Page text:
In 1982, Thomas Bradford, Jr., one of the owners, spoke with then university Assistant Treasurer Maurice K. Heartfield, Jr. and inquired whether the university was interested in purchasing the West End. Mr. Bradford also expressed his interest in exploring the mutual advantages to both the Owners and GWU of a renovation and long-term lease. GWU responded by providing Mr. Bradford with a copy of the assurances it had given the Council in connection with the Bond Act. All negotiations then ceased for some five years, until May 4, 1987, when Mr.Bradford again inquired as to whether the university was interested in the premises. The negotiations which followed led to several proposals culminating in the transmittal to Mr. Bradford on May 12, 1989, of an initial draft of the Master Lease.

At about this time, the university's counsel, Vincent C. Burke, III, had a telephone conversation with Mr. Byron Hallstead of the District of Columbia Consumer and Regulatory Affairs Conversion and Sale Office regarding the lease agreement.7 Without revealing the parties involved, Mr. Burke presented Mr. Hallstead with a hypothetical situation based on the facts of the Master Lease. Mr. Hallstead stated that such an agreement would not violate the Sale Act as the agreement (1) constituted a lease and not a sale, and (2) recognized the rights of the tenants to purchase before any purchase by the university.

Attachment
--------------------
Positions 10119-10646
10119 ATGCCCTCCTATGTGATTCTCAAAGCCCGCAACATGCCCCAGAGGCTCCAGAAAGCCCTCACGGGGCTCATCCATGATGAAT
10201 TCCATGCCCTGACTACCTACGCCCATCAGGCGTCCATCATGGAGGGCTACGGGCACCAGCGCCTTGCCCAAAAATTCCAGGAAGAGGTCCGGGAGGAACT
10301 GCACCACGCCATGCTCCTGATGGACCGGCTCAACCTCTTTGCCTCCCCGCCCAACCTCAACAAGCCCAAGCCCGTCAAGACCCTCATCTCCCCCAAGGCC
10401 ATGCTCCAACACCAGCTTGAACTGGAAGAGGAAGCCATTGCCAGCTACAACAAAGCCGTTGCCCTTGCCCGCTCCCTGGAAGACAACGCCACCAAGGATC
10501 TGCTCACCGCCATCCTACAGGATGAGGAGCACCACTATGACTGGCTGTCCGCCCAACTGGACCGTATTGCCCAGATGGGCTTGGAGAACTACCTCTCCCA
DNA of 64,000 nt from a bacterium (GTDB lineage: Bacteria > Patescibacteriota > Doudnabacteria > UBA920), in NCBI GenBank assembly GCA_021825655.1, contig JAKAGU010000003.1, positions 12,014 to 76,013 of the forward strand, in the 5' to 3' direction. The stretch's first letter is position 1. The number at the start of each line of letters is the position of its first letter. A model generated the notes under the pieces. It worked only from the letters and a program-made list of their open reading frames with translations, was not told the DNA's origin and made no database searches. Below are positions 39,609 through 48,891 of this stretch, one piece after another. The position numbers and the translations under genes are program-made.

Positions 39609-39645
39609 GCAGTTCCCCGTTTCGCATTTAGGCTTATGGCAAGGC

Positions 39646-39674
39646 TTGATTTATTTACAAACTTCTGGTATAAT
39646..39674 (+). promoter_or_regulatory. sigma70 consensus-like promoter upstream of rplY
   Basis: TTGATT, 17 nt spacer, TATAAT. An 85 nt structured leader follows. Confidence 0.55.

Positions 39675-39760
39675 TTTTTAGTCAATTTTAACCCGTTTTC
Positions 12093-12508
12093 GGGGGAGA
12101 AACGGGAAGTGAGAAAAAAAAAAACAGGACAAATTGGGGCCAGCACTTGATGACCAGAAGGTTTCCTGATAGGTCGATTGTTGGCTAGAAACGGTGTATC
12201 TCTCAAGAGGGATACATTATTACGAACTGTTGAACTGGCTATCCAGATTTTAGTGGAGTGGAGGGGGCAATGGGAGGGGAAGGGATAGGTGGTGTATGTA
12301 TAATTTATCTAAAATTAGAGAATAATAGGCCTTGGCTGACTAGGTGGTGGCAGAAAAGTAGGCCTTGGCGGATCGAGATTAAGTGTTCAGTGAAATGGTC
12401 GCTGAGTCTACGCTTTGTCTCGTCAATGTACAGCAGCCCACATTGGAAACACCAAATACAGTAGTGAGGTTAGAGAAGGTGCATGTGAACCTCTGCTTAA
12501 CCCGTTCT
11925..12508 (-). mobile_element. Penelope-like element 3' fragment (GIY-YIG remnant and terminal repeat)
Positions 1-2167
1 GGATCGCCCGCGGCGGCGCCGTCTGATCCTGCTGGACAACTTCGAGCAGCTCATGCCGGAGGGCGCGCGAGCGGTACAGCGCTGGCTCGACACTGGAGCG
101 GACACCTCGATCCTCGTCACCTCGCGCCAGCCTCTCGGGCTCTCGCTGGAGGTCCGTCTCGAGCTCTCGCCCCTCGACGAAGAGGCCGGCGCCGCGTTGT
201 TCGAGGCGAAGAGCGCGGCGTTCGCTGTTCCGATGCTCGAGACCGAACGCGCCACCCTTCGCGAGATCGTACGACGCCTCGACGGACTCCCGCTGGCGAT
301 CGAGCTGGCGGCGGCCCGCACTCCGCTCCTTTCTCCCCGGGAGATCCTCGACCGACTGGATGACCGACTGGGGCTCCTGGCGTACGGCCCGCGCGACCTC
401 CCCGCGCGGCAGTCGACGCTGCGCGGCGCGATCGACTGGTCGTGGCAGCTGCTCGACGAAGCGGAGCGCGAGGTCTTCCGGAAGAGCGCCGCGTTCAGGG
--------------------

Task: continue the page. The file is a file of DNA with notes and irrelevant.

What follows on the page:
Prior to signing the lease, GWU Vice-President and Treasurer Charles E. Diehl called Councilmember John Wilson to inquire if Mr. Wilson believed that such a lease was in accordance with the University's Bond Act assurances. Mr. Wilson, according to Mr. Diehl, responded orally that, given the Master Lease's explicit recognition of the tenants' right to purchase, it was his opinion that it did not violate the Bond Act assurances.8

On August 1, 1988, the university entered into a lease agreement (the "Master Lease") with the owners of the West End Apartments for a period of ten years at a rate of $25,000 monthly, or $300,000 each year. The university was granted the "exclusive right to purchase" the apartment building at the end of the ten-year period (on July 31, 1998) for $6 million, minus a $100,000 credit per rental year, for a net amount of $5 million. This option was made "expressly subject and subordinate to the tenants' rights pursuant to the District of Columbia Rental Housing Conversion and Sale Act. . . ." It recognized that GWU must "comply with the District of Columbia Rental Housing Conversion and Sale Act and any successor or similar act in existence at the time a contract of sale is entered into, and provide the notices required by the Act relating to said sale and to the exercise of tenants' statutory rights of purchase under said Act."9

The Master Lease, in addition to giving GWU control over all equipment on the premises, supplies, and transferable permits, as well as the right to challenge any real estate assessments, obligated the university to pay all real property taxes and utilities, to perform all maintenance and repairs, and to obtain all non-transferable permits and purchase liability insurance. The owners, besides holding record title, reserved the right to prevent the university from making any alterations, improvements, or additions to the apartment, to reenter the premises in the event of noncompliance with...